The final text that Hartman engages is Daniel Rodgers’s Age of Fracture, which serves as both an influence and another point of departure. Rodgers’s 2011 book made “fracture” a catchword for intellectual historians looking to explain the impossibility of a common cultural language in the late 20th century. His thesis in Age of Fracture is that unfettered markets made consensus impossible, as all language was boiled down into smaller units, leading personal identity to become more important than institutions.

Hartman observes that fracture became evident in the 1960s as the White Anglo-Saxon Protestant consensus disintegrated. And according to him, “The culture wars were the defining metaphor for the late-twentieth-century United States.” He begins the story in the 1960s, with New Left radicals who challenged the idea of “normative” America. Opponents of the New Left included former Leninists and socialists who became neoconservative intellectuals, along with familiar conservative political figures such as Ronald Reagan and Richard Nixon.

What helped to make the culture wars a decades-long feature of American life, Hartman argues, is that the affluent radicals of the New Left took over higher education precisely during its period of greatest growth. The concept of normative America then fell away as the “identity-based movements of the sixties offered the promise of cultural liberation to those on the outside of traditional America looking in.”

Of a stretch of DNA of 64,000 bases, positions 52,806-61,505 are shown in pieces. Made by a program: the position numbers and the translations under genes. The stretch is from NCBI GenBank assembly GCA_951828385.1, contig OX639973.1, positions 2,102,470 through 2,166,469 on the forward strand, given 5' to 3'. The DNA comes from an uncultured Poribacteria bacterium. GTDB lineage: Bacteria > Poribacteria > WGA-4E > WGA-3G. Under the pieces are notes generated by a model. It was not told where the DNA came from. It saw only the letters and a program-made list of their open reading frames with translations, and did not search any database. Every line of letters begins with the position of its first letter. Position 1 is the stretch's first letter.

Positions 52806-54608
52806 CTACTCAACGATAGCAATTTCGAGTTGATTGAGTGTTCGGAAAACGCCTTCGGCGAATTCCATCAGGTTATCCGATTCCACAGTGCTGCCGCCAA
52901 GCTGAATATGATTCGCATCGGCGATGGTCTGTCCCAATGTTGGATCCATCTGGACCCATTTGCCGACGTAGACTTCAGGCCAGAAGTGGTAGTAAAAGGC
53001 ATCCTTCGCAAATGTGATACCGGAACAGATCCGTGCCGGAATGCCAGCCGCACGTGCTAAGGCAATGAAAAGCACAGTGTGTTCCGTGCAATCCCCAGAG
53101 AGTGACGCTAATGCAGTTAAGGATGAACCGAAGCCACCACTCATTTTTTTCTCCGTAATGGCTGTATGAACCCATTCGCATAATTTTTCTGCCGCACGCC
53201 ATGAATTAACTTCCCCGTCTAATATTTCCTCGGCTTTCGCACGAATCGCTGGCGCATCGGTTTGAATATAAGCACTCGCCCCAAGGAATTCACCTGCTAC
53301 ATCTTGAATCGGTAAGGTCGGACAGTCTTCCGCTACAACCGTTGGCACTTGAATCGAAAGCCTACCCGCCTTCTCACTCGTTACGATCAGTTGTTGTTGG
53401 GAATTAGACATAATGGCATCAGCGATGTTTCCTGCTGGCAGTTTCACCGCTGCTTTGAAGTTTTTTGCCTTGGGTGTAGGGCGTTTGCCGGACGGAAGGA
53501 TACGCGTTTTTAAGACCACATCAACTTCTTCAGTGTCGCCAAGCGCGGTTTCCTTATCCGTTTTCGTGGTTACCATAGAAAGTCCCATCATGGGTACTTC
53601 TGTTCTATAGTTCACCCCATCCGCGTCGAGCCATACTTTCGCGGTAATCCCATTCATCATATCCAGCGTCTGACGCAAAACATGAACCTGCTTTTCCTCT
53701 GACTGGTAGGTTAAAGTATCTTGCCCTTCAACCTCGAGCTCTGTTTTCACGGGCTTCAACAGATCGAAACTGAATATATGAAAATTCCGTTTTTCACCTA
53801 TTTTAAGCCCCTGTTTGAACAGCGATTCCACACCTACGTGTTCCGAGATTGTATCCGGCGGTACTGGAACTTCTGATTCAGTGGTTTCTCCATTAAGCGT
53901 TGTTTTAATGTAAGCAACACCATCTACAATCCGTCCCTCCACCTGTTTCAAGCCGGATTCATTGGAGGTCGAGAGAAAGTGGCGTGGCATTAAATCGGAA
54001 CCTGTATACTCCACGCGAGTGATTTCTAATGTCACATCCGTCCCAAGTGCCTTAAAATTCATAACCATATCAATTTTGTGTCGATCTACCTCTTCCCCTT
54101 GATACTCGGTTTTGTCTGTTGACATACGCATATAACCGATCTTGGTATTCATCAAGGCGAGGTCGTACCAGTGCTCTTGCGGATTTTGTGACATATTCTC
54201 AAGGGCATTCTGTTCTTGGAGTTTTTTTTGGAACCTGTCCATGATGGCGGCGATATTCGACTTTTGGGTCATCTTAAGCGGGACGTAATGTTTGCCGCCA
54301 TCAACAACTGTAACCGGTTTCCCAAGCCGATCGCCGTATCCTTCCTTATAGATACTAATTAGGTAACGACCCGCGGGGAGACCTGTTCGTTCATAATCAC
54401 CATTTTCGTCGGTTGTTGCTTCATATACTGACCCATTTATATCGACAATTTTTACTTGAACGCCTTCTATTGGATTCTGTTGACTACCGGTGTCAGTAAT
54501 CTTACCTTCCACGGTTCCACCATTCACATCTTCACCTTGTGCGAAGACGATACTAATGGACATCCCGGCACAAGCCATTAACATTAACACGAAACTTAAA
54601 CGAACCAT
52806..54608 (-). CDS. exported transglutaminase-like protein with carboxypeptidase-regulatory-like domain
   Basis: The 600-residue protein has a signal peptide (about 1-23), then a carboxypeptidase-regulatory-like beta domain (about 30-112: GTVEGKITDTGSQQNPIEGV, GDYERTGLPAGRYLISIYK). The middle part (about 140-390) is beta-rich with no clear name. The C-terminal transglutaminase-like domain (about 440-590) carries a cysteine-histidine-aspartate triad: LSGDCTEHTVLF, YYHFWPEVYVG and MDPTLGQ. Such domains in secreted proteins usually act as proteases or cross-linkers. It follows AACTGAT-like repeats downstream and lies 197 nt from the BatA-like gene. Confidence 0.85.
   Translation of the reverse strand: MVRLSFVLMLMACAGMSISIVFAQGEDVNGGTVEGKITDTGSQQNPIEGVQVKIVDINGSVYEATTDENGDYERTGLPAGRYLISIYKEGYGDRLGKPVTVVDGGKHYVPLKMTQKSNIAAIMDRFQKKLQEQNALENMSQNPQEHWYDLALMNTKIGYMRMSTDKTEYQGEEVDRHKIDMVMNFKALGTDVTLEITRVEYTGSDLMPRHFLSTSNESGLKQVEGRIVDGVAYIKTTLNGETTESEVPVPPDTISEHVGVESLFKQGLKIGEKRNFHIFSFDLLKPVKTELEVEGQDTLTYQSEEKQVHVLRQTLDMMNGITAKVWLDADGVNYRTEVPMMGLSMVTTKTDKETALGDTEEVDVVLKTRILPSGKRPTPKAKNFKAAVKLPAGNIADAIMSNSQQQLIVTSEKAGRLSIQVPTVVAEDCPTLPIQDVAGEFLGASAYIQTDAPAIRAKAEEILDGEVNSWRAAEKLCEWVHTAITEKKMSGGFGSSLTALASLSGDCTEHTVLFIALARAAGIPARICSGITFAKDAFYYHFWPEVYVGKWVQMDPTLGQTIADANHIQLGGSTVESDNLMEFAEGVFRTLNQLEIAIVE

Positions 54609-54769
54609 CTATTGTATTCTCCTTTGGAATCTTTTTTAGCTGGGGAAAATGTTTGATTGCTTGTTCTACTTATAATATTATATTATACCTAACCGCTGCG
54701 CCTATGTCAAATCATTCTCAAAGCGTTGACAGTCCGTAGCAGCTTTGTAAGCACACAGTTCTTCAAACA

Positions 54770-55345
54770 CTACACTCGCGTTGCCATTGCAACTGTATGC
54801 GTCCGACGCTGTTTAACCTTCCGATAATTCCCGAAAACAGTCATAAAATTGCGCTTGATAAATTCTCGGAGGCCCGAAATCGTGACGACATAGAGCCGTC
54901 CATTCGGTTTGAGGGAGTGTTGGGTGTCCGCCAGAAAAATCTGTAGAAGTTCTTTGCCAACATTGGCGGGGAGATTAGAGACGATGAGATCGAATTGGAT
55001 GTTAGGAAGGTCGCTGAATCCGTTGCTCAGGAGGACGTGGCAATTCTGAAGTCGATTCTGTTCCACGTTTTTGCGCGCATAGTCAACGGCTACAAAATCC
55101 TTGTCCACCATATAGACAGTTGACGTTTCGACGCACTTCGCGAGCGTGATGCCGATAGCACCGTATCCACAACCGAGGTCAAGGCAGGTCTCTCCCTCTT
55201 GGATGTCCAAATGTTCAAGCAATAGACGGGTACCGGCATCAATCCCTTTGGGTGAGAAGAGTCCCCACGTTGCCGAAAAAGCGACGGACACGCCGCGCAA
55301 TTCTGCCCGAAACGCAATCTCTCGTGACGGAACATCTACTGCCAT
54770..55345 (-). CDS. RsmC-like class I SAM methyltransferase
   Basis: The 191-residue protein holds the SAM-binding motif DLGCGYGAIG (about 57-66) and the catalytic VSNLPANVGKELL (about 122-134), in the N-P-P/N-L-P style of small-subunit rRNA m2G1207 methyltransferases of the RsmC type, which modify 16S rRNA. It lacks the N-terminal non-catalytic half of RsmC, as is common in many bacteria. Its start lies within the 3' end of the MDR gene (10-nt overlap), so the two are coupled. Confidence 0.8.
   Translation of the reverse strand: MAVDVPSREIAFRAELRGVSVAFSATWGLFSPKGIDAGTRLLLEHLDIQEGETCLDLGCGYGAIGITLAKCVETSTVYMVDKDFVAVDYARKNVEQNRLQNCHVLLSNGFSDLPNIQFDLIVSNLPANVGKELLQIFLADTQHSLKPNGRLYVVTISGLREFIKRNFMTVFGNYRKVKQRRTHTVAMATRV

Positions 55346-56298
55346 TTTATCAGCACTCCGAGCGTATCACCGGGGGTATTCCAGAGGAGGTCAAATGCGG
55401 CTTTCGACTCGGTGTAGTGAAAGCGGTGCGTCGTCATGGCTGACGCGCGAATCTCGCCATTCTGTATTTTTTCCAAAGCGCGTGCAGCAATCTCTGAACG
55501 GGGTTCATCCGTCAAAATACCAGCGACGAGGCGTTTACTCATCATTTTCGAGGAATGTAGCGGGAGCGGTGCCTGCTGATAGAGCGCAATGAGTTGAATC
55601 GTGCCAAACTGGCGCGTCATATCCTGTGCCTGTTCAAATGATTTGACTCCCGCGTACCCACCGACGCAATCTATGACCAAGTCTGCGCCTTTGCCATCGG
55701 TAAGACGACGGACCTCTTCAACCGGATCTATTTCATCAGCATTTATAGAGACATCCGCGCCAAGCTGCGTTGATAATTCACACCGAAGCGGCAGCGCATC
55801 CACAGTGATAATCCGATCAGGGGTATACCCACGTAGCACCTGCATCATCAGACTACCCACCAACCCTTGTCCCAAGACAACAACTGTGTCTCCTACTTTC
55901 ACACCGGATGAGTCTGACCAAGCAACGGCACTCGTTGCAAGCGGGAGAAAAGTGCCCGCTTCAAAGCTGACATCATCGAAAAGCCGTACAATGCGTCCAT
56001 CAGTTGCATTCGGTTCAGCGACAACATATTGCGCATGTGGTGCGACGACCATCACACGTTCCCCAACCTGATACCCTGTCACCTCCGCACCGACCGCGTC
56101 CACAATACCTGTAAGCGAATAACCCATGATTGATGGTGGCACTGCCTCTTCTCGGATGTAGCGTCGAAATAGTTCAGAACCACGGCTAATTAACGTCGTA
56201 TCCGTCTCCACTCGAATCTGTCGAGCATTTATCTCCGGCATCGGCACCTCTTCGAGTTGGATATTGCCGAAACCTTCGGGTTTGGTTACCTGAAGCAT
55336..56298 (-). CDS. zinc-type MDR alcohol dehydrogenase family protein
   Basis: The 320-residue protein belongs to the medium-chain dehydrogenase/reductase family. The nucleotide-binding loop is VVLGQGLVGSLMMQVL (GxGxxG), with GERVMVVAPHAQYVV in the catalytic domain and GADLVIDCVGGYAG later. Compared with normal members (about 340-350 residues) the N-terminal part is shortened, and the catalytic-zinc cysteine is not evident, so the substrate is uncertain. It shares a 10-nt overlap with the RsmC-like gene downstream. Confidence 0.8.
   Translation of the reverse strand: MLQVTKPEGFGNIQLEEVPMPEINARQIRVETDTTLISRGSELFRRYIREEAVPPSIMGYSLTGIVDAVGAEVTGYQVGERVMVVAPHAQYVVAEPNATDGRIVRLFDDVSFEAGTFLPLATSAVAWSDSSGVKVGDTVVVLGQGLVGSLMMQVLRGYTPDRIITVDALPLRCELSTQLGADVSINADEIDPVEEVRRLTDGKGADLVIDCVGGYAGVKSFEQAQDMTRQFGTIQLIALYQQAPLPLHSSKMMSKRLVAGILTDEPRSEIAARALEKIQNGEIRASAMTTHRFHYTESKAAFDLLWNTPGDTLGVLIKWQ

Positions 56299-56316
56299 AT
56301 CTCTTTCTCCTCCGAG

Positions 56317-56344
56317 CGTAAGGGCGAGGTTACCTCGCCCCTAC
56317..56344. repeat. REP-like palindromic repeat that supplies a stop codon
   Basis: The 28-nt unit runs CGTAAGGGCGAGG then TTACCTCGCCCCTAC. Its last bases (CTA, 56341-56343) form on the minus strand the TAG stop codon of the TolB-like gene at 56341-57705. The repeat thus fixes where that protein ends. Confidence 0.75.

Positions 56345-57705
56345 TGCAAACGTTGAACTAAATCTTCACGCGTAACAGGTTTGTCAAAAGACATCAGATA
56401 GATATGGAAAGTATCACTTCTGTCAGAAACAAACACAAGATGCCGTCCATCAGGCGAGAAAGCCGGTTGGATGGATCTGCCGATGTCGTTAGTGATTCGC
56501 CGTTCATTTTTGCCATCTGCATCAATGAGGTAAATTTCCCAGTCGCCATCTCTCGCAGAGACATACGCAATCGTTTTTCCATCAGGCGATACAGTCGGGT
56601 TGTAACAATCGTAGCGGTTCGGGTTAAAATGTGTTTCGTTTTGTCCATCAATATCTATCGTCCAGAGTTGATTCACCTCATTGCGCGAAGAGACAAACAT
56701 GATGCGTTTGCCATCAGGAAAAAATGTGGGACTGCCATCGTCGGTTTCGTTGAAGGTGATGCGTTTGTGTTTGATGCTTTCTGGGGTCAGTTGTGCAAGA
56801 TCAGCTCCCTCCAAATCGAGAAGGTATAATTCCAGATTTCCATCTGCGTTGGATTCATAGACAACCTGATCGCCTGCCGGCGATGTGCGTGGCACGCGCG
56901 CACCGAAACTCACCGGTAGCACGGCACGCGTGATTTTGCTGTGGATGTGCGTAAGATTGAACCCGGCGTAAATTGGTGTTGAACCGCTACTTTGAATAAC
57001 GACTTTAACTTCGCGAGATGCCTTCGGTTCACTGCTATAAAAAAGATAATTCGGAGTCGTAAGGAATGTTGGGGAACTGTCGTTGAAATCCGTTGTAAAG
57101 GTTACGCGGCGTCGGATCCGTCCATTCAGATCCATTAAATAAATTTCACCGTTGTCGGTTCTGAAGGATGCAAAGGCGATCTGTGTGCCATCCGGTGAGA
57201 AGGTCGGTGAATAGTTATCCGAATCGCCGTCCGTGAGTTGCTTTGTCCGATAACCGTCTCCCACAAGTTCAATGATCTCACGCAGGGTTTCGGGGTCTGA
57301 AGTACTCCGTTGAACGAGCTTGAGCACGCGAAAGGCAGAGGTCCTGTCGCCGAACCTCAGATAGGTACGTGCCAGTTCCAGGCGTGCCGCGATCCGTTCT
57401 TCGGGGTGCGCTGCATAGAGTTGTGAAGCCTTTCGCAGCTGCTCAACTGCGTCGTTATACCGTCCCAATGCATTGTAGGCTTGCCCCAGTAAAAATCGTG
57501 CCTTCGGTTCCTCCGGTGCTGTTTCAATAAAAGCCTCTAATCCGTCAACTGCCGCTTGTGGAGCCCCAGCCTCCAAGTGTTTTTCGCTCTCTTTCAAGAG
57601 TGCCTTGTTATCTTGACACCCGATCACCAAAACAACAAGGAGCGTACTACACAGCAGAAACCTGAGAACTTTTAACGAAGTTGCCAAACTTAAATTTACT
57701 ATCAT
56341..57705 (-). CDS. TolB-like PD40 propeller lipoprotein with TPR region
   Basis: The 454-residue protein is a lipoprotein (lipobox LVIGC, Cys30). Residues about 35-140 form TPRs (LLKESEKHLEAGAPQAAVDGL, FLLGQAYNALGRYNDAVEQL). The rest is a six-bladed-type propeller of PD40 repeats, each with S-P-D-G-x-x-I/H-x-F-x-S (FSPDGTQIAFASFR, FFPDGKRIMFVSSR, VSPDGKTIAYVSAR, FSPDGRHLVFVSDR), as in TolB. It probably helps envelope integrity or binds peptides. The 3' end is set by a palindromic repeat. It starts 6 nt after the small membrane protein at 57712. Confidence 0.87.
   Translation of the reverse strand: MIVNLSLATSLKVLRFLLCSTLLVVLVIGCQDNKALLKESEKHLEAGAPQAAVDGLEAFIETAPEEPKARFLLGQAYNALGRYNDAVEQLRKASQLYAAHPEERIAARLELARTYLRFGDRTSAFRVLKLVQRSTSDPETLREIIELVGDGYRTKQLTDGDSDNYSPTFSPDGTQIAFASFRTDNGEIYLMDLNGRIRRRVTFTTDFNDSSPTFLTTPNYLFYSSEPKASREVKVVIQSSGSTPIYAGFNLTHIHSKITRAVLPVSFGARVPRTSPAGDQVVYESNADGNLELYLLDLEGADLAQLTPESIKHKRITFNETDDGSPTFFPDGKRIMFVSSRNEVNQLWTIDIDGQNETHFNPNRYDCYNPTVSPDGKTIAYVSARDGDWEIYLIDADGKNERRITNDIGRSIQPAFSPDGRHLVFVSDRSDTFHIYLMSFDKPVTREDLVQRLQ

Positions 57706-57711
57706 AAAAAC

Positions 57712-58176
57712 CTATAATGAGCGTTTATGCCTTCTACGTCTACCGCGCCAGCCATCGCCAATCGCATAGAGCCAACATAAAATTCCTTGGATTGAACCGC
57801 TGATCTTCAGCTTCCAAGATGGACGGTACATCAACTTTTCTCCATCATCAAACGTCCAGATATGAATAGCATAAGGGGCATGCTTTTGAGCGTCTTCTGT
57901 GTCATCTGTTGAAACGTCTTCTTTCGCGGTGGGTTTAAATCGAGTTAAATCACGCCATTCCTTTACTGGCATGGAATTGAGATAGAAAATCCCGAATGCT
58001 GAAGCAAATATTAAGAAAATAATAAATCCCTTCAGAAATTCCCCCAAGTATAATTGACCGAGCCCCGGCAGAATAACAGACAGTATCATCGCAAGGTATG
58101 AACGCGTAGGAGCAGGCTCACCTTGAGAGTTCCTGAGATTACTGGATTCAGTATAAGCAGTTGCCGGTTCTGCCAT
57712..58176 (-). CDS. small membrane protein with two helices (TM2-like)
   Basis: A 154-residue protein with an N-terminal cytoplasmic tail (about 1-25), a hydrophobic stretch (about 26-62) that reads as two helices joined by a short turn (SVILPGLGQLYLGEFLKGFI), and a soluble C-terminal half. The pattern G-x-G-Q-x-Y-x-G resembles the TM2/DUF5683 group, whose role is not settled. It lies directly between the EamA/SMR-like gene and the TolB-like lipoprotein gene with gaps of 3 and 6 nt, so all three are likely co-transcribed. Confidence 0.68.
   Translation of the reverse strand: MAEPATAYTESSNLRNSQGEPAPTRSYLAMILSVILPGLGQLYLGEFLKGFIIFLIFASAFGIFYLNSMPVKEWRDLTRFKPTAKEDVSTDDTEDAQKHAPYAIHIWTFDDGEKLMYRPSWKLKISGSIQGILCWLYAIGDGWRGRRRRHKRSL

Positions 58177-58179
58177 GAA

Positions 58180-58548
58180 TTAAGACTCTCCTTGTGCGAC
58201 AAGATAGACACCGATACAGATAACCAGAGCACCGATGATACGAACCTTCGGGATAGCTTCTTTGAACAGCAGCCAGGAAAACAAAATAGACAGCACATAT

As the culture wars heated up, conservatism enjoyed resurgent popularity at the ballot box. Hartman does not see this as a steady rise to power of the traditional right following Barry Goldwater’s loss in 1964. Instead, a mixture of neoconservatism and an innovative embrace of white working-class values gave the Republican Party new resonance with voters. The neoconservatives benefited from their Marxist background, as they understood the difference between New Left’s politics and the consensus liberalism that the right had been fighting all along. They showed how what remained of consensus liberalism could now be claimed by the right as an ally against the New Left “counterculture.”

Hartman, although primarily interested in the intellectual side of things, convincingly draws connections between ideas and events throughout the book. In his second chapter he moves adeptly between the novels of Saul Bellow, the Moynihan Report, and the Ocean Hill-Brownsville crisis—in which a Brooklyn teachers’ strike led to flaring racial hostility between blacks and Jews—in revealing how neoconservatives and the New Left created the dialectic that we know as the culture wars.

After setting the stage in his first two chapters, Hartman details the clash between left and right in the next seven chapters, each of which is a historiography of disputes that defined the culture wars. Subjects include debates about race, religion, gender, art, school curriculums, and history, with close examination of key episodes such as the right’s outcry against Andres Serrano’s “Piss Christ” exhibition funded by the National Endowment for the Arts—and therefore by taxpayers.